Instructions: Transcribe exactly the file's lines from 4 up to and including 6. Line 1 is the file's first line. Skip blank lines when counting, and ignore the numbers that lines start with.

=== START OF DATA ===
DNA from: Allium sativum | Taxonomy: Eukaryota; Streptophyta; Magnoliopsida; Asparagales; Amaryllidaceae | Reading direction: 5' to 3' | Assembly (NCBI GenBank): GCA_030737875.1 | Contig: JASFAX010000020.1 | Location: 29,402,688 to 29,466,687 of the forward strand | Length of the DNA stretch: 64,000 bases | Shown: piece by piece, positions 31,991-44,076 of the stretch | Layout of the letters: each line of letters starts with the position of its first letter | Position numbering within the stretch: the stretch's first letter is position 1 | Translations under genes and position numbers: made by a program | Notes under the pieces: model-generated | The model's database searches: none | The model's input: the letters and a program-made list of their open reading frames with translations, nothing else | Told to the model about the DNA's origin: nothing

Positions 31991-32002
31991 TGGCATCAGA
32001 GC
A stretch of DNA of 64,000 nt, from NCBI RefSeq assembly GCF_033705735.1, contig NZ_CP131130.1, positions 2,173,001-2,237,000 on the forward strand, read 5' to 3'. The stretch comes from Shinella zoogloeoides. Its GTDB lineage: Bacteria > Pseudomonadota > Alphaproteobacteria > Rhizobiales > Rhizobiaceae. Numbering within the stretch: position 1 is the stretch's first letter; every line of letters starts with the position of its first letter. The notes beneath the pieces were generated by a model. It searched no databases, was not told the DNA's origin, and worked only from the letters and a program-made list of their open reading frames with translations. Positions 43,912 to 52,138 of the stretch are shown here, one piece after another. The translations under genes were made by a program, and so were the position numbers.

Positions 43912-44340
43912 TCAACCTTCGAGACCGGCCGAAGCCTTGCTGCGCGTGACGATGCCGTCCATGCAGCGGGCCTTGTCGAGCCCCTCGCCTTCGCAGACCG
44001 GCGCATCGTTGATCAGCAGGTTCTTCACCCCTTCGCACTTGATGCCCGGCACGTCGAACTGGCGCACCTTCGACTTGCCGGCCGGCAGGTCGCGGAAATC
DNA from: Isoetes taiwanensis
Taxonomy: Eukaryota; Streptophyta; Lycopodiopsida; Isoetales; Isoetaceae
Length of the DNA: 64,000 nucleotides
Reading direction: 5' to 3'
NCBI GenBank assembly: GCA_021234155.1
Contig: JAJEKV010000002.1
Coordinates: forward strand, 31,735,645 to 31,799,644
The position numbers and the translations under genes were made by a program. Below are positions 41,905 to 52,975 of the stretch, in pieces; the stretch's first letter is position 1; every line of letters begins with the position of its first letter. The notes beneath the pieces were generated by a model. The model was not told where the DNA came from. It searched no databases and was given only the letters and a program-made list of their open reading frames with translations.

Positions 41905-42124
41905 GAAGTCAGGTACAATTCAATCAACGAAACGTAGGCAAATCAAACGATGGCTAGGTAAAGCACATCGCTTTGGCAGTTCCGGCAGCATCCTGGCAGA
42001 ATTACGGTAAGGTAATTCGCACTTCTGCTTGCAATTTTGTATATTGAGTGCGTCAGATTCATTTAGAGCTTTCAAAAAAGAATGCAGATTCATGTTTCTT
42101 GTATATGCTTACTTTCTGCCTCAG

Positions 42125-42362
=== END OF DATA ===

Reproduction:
32001 GC
A stretch of DNA of 64,000 nt, from NCBI RefSeq assembly GCF_033705735.1, contig NZ_CP131130.1, positions 2,173,001-2,237,000 on the forward strand, read 5' to 3'. The stretch comes from Shinella zoogloeoides. Its GTDB lineage: Bacteria > Pseudomonadota > Alphaproteobacteria > Rhizobiales > Rhizobiaceae. Numbering within the stretch: position 1 is the stretch's first letter; every line of letters starts with the position of its first letter. The notes beneath the pieces were generated by a model. It searched no databases, was not told the DNA's origin, and worked only from the letters and a program-made list of their open reading frames with translations. Positions 43,912 to 52,138 of the stretch are shown here, one piece after another. The translations under genes were made by a program, and so were the position numbers.

Positions 43912-44340